He, Ratigan cites the repeal of Glass Steagel (GS). This was passed mainly so our banks and investment firms could compete with European Banks and with Fannie and Freddie. F&F were taking over the home mortgage business and crowding out the banks. In the long run it turned out the banks that did diversify did better than the banks that didn't.

    Secondly the repeal of GS had another purpose and that was to strengthen the Community Reinvestment Act. This act forced banks to make subprime loans.

    The number of subprime loans started increasing in 1999, leveled off due to the collapse of the Russian economy and then exploded in 2004 reaching 23% of the home mortgage business.

    Most if not all of these loans were packaged into mortgage back securities (MBS) mainly by F&F and a few other banks. Of the 26 million subprime loans, 10 million were held or guaranteed by F&F and 5.2 million by Ginnie Mae/FHA.

    F&F bought mortgages from mortgage companies and paid cash or MBS's in return. These securities went out into the world with triple A ratings and with the perception they were backed by the government. Investment firms bought these securities and insured them with credit default swaps. This insurance was very cheap because of the triple A rating.

    This set our economy up for failure and it wrecked many lives. So someone help me here my "small mind" cannot help but think that the government had the major role in this stupid and costly fiasco. The rating agencies also were at fault and deserve much of the blame - Ratigan failed to mention any of this - BTW I think Ratigan is full of crap.

    January 15, 2010 at 9:47 a.m.

  • Of course I meant to say arguments instead of arrangements.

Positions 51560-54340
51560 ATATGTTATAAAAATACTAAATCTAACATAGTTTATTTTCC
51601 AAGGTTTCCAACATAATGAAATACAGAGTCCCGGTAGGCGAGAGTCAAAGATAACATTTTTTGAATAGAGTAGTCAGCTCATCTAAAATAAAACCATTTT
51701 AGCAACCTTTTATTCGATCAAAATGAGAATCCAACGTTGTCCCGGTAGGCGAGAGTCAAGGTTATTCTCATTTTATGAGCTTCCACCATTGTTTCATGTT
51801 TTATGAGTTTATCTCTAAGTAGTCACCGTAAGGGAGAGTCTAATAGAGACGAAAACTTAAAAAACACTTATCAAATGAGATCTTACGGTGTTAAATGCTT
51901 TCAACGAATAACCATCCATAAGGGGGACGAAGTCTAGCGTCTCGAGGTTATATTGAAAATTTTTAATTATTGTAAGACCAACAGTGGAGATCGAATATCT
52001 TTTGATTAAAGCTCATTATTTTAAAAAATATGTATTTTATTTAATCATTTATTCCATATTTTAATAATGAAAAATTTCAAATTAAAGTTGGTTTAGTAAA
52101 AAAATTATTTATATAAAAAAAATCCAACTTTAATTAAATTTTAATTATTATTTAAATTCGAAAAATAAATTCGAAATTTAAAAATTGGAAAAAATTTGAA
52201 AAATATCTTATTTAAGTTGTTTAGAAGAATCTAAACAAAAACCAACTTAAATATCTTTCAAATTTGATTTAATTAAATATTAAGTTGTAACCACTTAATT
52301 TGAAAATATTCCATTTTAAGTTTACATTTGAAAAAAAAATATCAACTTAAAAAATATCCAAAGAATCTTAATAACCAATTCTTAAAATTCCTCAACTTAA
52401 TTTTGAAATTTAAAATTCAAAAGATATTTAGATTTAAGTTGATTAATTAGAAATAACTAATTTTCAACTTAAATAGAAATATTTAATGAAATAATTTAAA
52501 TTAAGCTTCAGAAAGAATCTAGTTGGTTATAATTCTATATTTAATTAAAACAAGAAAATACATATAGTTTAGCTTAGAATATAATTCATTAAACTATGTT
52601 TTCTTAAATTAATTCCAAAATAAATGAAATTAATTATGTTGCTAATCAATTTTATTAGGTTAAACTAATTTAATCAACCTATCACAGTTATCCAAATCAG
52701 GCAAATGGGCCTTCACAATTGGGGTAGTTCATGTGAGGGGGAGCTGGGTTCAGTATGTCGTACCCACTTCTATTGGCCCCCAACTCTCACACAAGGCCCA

January 14, 2010 at 2:34 p.m.

  • Zorro.

    Amen, Amen

    January 14, 2010 at 2:18 p.m.

  • I think Mike does a good job of supporting his arrangements with facts. The vast majority of people who post online are merely repeating what they believe is their party line or repeating some talking point they heard on cable tv or some talk "hate" radio show.

    January 14, 2010 at 1:51 p.m.

  • Exresident.

    John McCain did become the GOP Candidate, but the focus is on speaking time at debates and being a media darling. Mitt Romney (21:11) had more speaking time than that of John McCain (16:00).

    If speaking time was translated to votes the 2008 election would have been Hilary Clinton vs. Mitt Romney.

    January 14, 2010 at 1:38 p.m.

  • BSSpotter

    While I agree that, Roger Ailes, did not want Fox to give Ron Paul equal time in the debates, it had little to do with him not winning the Republican nomination. Ron Paul is 75 years, he has been around forever, and his positions are well-known. He did extremely well in drawing crowds, obtaining campaign contributions and CNN, MSNBC, the MSM networks gave him ample air time. Dr. Paul was a frequent guest of Jon Stewart, Bill Maher, Chris Matthews, and Rachel Maddow where he was treated fairly and allowed to give his message.